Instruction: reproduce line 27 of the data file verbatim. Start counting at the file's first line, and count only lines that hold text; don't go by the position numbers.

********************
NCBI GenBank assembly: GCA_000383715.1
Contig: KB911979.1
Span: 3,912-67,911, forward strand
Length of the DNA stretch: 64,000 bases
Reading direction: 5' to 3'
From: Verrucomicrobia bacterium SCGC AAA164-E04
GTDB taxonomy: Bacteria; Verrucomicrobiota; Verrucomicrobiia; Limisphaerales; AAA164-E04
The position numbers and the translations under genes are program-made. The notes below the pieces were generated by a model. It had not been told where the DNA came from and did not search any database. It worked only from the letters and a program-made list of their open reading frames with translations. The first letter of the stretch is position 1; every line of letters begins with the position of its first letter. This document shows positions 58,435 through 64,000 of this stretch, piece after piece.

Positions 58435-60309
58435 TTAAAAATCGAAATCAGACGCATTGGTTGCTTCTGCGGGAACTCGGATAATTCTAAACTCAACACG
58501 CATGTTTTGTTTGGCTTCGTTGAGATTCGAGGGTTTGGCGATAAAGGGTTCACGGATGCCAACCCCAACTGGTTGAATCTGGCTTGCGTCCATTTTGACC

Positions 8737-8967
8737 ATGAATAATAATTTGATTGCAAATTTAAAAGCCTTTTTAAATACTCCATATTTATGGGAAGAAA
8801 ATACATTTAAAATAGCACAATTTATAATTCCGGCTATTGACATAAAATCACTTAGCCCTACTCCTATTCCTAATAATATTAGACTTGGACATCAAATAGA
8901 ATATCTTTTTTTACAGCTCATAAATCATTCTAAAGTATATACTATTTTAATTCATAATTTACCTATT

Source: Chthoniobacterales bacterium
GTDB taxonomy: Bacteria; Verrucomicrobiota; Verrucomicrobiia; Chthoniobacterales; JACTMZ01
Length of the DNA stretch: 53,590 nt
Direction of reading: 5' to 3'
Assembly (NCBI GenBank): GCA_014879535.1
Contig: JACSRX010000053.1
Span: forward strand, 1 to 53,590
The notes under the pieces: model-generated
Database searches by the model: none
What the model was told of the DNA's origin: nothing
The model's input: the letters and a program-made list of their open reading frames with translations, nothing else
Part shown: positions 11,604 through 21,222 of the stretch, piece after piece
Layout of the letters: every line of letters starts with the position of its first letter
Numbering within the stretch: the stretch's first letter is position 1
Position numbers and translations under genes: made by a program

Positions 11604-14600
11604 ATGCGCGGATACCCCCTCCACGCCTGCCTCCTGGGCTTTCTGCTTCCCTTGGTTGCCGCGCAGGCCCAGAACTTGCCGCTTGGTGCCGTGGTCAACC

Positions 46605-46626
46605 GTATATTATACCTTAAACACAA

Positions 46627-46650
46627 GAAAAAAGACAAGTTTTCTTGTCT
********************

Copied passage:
Part shown: positions 11,604 through 21,222 of the stretch, piece after piece